Washingon, D.C. is an incredibly attractive destination for tourists. Sure, it can be uncomfortably hot or cold at certain times of the year, and yes, the traffic can be a nightmare. But the American capital is breathtaking to behold in person, built as a combination of a modern city and a cluster of monuments that preserve an older time. The city was designed with the glory of ancient Rome in mind, and almost surprisingly, it still calls that kind of imagery to mind, even in 2017.
The main attractions include the Washington Monument, the Capitol Building, the White House, and numerous memorials and monuments to past events and leaders. A lot of tourists like to see many of these sights simply by walking through the city, perhaps ducking into a restaurant or a museum now and then while they’re at it. But if you’re in D.C. for longer than just a day or two, you might find yourself looking for some more unique activities as well. Granted there’s enough to do to fill several weeks, but sometimes it’s only by finding some off the beaten path sights and activities that you truly feel you get to know a city.
With that in mind, here are some unexpected things to do in D.C.
National Capitol Columns
No, we’re not talking about the ones that are actually built into the current Capitol Building. We’re talking about the old ones. Atlas Obscura, incidentally an excellent site for those curious about obscure attractions, tells us that in 1958 the sandstone columns of the Capitol’s east portico were replaced with fresh marble ones. The sandstone ones had been in place since 1828, and rather than being destroyed, broken down, or stored away somewhere, they were simply stood up in the National Arboretum in town. These are the same columns that presided over presidents like Abraham Lincoln and many others, which makes them somewhat fascinating to behold – even if they no longer have a building (or portico) to support.
Alexandria is essentially a suburb of D.C., though many people think of it more as a district of the city. You can get to the older center of the town via the D.C. metro, and once there you’ll feel as if you’re in a different city entirely – perhaps like a Southwestern ski village in the summer, or a small lake town in the Midwest. That’s the kind of charm that oozes out of the shops, bars and restaurants of Old Alexandria, and altogether it makes for a great break from the busier D.C. area.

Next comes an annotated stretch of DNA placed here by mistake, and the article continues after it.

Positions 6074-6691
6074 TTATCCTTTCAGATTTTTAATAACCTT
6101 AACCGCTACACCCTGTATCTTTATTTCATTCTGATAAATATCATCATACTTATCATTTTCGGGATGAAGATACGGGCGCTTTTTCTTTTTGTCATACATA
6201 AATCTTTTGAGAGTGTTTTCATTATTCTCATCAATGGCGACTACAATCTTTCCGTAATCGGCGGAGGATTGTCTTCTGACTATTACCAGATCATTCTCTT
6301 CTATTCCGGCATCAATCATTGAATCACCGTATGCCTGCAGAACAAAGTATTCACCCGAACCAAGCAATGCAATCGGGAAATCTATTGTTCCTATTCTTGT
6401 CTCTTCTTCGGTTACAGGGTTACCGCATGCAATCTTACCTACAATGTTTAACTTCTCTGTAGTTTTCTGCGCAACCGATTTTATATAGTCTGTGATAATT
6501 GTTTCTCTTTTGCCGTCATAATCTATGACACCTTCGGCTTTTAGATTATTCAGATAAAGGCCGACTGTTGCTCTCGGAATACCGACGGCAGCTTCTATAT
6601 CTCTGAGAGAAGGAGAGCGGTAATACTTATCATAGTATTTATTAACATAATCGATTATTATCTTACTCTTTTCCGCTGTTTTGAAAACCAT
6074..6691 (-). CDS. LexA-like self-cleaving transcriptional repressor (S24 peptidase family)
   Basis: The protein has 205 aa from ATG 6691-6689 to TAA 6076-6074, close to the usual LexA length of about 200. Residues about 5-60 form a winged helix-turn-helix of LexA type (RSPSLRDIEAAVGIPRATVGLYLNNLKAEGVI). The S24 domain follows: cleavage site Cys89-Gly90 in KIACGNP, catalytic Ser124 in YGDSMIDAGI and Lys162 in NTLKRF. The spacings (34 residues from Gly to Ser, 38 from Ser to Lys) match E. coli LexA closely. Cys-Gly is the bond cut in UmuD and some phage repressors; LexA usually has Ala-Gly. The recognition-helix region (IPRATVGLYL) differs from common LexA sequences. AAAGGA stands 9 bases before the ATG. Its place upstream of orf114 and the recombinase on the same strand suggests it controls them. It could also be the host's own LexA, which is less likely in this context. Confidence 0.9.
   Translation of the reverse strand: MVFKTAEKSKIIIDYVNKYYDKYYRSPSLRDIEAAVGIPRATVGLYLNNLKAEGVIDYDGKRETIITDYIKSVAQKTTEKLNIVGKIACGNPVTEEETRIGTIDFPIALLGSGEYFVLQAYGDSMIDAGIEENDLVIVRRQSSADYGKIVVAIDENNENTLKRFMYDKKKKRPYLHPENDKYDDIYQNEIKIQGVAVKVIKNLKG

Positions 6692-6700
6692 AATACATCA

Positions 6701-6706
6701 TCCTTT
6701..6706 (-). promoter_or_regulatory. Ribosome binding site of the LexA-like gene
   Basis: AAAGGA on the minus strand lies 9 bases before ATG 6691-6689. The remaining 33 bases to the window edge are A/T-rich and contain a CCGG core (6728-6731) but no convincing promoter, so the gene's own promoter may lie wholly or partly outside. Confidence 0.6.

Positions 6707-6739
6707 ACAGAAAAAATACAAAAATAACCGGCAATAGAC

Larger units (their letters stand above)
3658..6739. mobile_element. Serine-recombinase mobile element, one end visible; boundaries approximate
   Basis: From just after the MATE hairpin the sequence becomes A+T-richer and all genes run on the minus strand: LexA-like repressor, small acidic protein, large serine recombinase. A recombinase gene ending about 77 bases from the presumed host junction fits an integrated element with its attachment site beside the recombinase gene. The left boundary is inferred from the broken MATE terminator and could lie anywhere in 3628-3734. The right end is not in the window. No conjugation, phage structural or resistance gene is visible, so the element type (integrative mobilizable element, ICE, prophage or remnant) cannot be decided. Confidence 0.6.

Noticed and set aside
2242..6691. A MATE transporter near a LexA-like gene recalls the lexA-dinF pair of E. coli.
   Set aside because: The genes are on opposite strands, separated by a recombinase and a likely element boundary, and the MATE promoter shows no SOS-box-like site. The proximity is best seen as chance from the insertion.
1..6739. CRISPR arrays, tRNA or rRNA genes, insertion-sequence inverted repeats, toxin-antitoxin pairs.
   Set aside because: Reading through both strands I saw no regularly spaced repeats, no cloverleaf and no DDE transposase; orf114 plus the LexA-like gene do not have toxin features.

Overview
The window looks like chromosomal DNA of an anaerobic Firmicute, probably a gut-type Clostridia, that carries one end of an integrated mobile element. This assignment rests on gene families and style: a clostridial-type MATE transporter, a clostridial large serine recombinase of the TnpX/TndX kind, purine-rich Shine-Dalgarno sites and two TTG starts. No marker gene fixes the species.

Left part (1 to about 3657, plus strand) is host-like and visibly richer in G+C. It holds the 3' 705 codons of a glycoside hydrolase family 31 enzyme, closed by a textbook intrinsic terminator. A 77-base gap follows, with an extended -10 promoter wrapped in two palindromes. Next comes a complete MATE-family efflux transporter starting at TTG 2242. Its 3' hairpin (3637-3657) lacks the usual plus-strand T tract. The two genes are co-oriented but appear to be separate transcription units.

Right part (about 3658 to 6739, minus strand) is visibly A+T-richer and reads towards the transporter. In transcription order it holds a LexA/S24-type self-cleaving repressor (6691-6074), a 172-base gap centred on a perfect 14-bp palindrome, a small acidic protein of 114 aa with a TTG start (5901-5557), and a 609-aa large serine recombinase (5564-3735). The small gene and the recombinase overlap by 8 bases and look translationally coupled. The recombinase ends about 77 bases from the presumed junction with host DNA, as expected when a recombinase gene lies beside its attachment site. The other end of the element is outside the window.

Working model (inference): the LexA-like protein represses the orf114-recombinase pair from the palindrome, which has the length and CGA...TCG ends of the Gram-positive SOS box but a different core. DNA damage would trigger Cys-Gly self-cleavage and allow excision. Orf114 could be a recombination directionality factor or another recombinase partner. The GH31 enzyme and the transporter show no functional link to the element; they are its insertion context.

The International Spy Museum
We’re fascinated by spies. There’s a reason James Bond might be the most popular action franchise of all time, and why it’s led to countless spinoffs. There are spoofs like Austin Powers, Americanized versions like Mission Impossible, and even some subtler takes. Slotsource has a whole arcade game devoted to “Agent Jane Blonde,” a cartoon female twist on the character that didn’t even come from a show or film. She’s simply the subject of a one-off internet slot reel. So why are all these things popular? Basically because most civilians can’t get enough of the idea of tradecraft and international espionage. And of course, as you can glean from the name, that’s just what you’ll learn about at this museum. One can assume the museum isn’t spilling any vital modern secrets, but it actually provides some great education on the history of American espionage.
Lincoln’s Summer Cottage
It’s shocking how few visitors realize that Lincoln’s Summer Cottage is actually in D.C. With all the other monuments to great presidents and other significant men from U.S. history, you’d think it would be more of a focal point! In reality however it’s somehow become a little bit obscure, which makes it a lot of fun to check out. It’s well north of city center, and granted there’s not a great deal to do once you’re there. But it’s humbling to stand where the legendary leader once hung out when he was escaping the busier parts of the Capitol.
Tour Georgetown University
It may not be the most common recommendation in the U.S. for tourists to explore college campuses. But just as many visitors to London make the short journey to get a look at Oxford or Cambridge, you ought to take the time to have a walk around Georgetown, or possibly even take an official tour. Buzzfeed just recently ranked it as D.C.’s most beautiful campus, but going beyond that it’s probably one of the most attractive in the U.S. Located just over the Potomac River across Francis Scott Key Bridge from the main city, it’s a comforting and impressive environment, complete with some great little local bars and restaurants.